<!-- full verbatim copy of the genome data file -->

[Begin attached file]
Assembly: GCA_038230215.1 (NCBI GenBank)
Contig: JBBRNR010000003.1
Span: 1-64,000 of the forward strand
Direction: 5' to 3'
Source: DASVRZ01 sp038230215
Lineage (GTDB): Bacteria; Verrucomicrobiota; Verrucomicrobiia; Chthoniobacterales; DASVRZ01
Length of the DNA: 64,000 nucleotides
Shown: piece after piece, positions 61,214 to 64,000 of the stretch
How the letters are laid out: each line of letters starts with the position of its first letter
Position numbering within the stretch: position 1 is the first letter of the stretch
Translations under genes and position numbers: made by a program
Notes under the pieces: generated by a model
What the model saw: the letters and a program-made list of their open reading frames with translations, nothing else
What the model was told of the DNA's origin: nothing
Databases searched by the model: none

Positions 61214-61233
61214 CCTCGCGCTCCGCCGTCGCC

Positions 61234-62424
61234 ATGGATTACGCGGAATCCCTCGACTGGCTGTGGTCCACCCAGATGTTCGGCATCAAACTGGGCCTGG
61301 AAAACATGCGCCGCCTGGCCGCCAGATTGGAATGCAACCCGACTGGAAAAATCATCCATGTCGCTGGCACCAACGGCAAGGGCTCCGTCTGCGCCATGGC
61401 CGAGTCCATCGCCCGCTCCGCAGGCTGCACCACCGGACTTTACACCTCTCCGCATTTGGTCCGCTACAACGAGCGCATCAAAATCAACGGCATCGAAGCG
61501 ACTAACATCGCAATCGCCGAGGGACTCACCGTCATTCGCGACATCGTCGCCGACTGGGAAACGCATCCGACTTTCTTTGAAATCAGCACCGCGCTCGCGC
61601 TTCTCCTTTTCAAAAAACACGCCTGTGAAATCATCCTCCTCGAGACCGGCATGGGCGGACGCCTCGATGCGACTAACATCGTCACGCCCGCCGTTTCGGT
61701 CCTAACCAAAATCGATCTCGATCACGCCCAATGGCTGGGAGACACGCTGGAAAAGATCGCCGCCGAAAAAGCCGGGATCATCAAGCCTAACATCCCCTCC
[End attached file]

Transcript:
Assembly: GCA_038230215.1 (NCBI GenBank)
Contig: JBBRNR010000003.1
Span: 1-64,000 of the forward strand
Direction: 5' to 3'
Source: DASVRZ01 sp038230215
Lineage (GTDB): Bacteria; Verrucomicrobiota; Verrucomicrobiia; Chthoniobacterales; DASVRZ01
Length of the DNA: 64,000 nucleotides
Shown: piece after piece, positions 61,214 to 64,000 of the stretch
How the letters are laid out: each line of letters starts with the position of its first letter
Position numbering within the stretch: position 1 is the first letter of the stretch
Translations under genes and position numbers: made by a program
Notes under the pieces: generated by a model
What the model saw: the letters and a program-made list of their open reading frames with translations, nothing else
What the model was told of the DNA's origin: nothing
Databases searched by the model: none

Positions 61214-61233
61214 CCTCGCGCTCCGCCGTCGCC

Positions 61234-62424
61234 ATGGATTACGCGGAATCCCTCGACTGGCTGTGGTCCACCCAGATGTTCGGCATCAAACTGGGCCTGG
61301 AAAACATGCGCCGCCTGGCCGCCAGATTGGAATGCAACCCGACTGGAAAAATCATCCATGTCGCTGGCACCAACGGCAAGGGCTCCGTCTGCGCCATGGC
61401 CGAGTCCATCGCCCGCTCCGCAGGCTGCACCACCGGACTTTACACCTCTCCGCATTTGGTCCGCTACAACGAGCGCATCAAAATCAACGGCATCGAAGCG
61501 ACTAACATCGCAATCGCCGAGGGACTCACCGTCATTCGCGACATCGTCGCCGACTGGGAAACGCATCCGACTTTCTTTGAAATCAGCACCGCGCTCGCGC
61601 TTCTCCTTTTCAAAAAACACGCCTGTGAAATCATCCTCCTCGAGACCGGCATGGGCGGACGCCTCGATGCGACTAACATCGTCACGCCCGCCGTTTCGGT
61701 CCTAACCAAAATCGATCTCGATCACGCCCAATGGCTGGGAGACACGCTGGAAAAGATCGCCGCCGAAAAAGCCGGGATCATCAAGCCTAACATCCCCTCC